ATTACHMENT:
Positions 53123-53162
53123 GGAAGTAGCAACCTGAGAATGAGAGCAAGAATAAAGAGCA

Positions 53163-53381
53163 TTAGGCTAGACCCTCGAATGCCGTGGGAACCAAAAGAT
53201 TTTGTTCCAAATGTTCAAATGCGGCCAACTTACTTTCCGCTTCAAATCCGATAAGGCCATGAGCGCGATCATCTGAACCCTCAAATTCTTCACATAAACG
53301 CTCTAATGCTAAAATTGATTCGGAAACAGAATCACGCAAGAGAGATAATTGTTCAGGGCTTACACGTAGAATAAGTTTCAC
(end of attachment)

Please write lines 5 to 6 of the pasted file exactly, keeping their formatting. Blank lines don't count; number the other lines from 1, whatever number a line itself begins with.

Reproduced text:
53201 TTTGTTCCAAATGTTCAAATGCGGCCAACTTACTTTCCGCTTCAAATCCGATAAGGCCATGAGCGCGATCATCTGAACCCTCAAATTCTTCACATAAACG
53301 CTCTAATGCTAAAATTGATTCGGAAACAGAATCACGCAAGAGAGATAATTGTTCAGGGCTTACACGTAGAATAAGTTTCAC